Sketch using Cintiq Companion / Painter Lite
-Silky smooth stylus, what you'd expect from a Cintiq
-Textured screen surface feels more like pencil and paper
-Great buttons and functions.
-Good size for art, powerful specs
-Stylus case and sleeve a nice plus
-Windows boots blazing fast (about 8 seconds)
-No bloat wear

-Battery ~4 hours
-Stand has nice angles, but does not lock or cover the screen

-Price is too high for most
-Power Button is too easily pressed
-Tinny speakers
-Toxic smell in the sleeve, until it airs out

Speed drawing of my wife and kids, using Cintiq Companion with Painter Lite

Cintiq Companion:

I should point out, that there is a more expensive 512GB version of this Cintiq Companion, as well as 2 Android versions, the Cintiq Companion Hybrid. The Hybrid versions are cheaper, and allows you to use it with a PC, or use the Android OS when mobile. Personally, I went for the cheaper Tablet PC version, and am very happy with that decision.

Software used for this review:  
Autodesk Sketchbook Pro ($60)
Corel Painter Lite ($50)


  1. Hello,
    I'm thinking a lot about buying companion but being zbrush user I wonder if there's a comfortable way of setting buttons so I will be able to use ctrl alt shift and combinations of these three as that's how most tools work in zbrush?

    Is it possible to set ring buttons and press couple of them like ctrl+alt+shift? I'd be happy to hear your thoughts on that.

    1. Yes, it is possible to set up hot key combinations for the hardware keys, as well as you can set up soft keys that are on screen buttons- similar to artdock, so you can end up with lots of shortcut buttons. I'm not a zbrush user, but a coworker is a zbrush artist by profession, and has the companion. He said that he still uses a keyboard with it, even with all of the keys setup, zbrush just often needs more, at least for him.

  2. thanks a lot for response, although more precisely I'm wondering if it's possible to press 3 buttons simultaneously with one finger on the ring buttons.

    such way I wouldn't have to set more buttons for combinations but only use those three ring buttons as alt ctrl shift.

    1. Yes, you can set up modifiers. Specifically all 3 modifiers ctrl+alt+shift as a button. You can also set up other keys as well, I haven't found a combination that I couldn't set up as a button, they are easy to assign, and can be set up for each program - i.e. when working with zbrush the keys are a certain set, but different if you use photoshop etc. You just choose the program, then set up hot keys for it, and whenever the program is being used, it would use button sets associated with that program automatically.

  3. Nice review. Thanks!

    I believe at this point there is no real good reason to buy Companion as the Microsoft Surface Pro 3 is about to be released. According to many reviews that I have red Surface is just better in most of the aspects and brings better value for money.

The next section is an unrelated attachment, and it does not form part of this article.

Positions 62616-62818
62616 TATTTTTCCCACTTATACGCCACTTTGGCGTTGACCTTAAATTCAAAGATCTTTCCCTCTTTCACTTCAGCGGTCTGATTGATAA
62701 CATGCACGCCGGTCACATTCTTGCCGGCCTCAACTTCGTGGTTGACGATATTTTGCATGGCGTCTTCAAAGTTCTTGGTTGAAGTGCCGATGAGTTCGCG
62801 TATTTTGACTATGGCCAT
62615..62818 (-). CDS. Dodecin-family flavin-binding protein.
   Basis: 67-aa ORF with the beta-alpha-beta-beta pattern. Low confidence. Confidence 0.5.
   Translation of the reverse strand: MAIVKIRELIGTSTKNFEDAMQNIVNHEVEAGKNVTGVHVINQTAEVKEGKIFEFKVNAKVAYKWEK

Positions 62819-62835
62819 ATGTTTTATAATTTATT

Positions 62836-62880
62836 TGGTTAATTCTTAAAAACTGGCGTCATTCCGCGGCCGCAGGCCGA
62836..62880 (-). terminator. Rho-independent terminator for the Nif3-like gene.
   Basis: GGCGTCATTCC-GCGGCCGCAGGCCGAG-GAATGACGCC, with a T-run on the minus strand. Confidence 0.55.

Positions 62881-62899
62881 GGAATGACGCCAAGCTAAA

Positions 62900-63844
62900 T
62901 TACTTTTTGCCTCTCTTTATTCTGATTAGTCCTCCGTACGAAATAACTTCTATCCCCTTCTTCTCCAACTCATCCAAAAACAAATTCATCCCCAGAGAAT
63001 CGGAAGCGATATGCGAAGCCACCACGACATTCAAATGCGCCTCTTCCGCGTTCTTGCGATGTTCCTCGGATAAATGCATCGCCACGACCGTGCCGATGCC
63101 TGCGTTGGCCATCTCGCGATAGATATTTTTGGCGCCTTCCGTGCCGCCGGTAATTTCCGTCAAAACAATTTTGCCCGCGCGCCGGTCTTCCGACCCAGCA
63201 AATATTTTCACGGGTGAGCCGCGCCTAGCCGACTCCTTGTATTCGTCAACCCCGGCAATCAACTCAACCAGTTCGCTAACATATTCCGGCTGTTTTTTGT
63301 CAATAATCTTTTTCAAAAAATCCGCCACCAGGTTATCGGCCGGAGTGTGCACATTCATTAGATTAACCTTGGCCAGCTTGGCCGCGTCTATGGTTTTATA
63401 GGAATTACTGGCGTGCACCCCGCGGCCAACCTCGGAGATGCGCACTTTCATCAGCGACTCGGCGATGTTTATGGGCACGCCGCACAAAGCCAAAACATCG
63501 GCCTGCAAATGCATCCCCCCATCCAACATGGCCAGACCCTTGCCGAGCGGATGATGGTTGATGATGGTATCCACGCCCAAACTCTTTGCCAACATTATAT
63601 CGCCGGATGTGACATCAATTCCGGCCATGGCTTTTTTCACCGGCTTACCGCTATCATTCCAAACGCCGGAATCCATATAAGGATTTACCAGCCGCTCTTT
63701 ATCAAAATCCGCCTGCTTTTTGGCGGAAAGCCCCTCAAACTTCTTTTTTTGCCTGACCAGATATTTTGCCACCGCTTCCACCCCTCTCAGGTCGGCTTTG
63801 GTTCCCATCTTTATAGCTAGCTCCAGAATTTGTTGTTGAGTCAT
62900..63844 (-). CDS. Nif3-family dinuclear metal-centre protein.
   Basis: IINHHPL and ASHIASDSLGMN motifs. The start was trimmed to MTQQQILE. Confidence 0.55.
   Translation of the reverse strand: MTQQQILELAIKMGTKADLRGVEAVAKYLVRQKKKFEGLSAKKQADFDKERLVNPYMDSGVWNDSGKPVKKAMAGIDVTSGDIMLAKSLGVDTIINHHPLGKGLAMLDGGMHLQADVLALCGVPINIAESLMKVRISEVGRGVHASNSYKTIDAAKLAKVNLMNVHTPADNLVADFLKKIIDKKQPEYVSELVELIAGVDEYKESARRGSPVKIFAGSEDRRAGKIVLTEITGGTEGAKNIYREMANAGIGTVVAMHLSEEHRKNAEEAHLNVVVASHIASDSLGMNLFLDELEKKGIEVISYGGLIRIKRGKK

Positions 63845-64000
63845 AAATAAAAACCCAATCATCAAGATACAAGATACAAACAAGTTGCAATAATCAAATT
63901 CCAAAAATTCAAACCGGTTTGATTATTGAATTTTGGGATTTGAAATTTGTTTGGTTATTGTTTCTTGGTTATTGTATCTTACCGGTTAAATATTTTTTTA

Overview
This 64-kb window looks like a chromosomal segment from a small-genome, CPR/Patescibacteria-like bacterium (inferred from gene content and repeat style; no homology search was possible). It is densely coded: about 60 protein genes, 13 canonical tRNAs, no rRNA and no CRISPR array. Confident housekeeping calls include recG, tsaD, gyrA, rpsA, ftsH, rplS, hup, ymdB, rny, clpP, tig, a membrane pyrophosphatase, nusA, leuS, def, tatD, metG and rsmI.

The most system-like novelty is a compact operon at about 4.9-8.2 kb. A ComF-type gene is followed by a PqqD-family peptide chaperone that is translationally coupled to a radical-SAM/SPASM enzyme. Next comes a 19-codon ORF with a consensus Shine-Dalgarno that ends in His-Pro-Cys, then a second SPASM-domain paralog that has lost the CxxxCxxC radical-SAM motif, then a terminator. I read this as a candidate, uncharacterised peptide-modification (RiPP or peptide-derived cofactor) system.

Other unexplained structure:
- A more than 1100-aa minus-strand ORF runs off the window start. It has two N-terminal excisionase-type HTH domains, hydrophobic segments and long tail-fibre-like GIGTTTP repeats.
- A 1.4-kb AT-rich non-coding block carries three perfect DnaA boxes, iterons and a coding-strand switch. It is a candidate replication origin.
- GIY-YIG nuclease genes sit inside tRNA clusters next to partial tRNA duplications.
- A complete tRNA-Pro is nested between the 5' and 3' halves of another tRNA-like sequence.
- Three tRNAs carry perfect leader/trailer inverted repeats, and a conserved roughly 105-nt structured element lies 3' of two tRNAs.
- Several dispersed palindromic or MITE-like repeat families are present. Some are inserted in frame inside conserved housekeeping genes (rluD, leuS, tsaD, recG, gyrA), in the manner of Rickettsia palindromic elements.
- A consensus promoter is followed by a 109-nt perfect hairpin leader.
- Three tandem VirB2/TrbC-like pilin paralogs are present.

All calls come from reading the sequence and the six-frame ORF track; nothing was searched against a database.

1. I don't have or used surface pro, but did look a lot into it before purchasing companion. Surface pro 3 switched from wacom digitizer to n-trig.... I have tried other n-trig devices before and didn't like it as much as wacom. I have a samsung ativ pro, which is very similar to the surface, but I like the companion much better, due to size, side buttons, and increased pressure sensitivity. I also have Note 10.1, which is also a great mobile art device, you can see my other post reviewing them. Ativ pro and surface pro, and other tablet pcs are amazing tools, but non of them are made specifically for art. They are business tools, but artist rely on them as mobile platforms. Companion is made from the ground up for art, and it shows. Unfortunately it is really pricy in comparison, but well worth it in my opinion. I'd only choose other tablet pcs, like the surface pro, only if you need the small form factor. The companion is just a little too big to easily work compared the smaller devices.

  4. Bonjour, oui eh bien j'ai acheter une companion en juin 2014, nous sommes mi novembre de la même
    année et j'en suis à ma troisième, et bientôt quatrième machine
    Problème de batterie, problème connus.....
    La vocation commerciale de Wacom est l'encéphalogramme d'un poisson.
    Quand tout va bien, c'est à dire aucun contact, commander, payer, commander, payer.
    problèmes, contact, temps de réponse, ..... 2ou 3 ou jamais............. re-contact, temps de réponse .........parfois au téléphone on vous réponds sèchement que c'est un problème connu, Mais parfois un interlocuteur qui vous connais 3 machines quand même comprends votre désarroi. Mais les techniciens là-bas en Allemagne, pas de contact et un silence, un silence
    bref, si par hasard vous avez un problème d'ordre irréparable échange, eh bien prenez votre mal en patience parce que ce n'est pas rapide pour peu que ce soit un jour férié ou un week-end c'est foutu. Maintenant avec le temps je prends sur moi mon désespoir.
    je me fout de recevoir la tablette dans 1 mois ou 3 mois de toutes façons il va falloir l'échanger, d'ici là. c'est un manège qui pourrait
    aboutir à une mise en perspective ou en abime plutôt du gars qui cherche à tout prix à avoir la dernière technologie pour créer.
    Mais, mais , mais , Mais non. aller
    au revoir.
    client oui mais rapport froid avec la firme, Wacom c'est Chinois ou Japonnais? Parce que les deux puissances font des courbettes
    quand ils se saluent des tas de courbettes eh bien pas chez Wacom.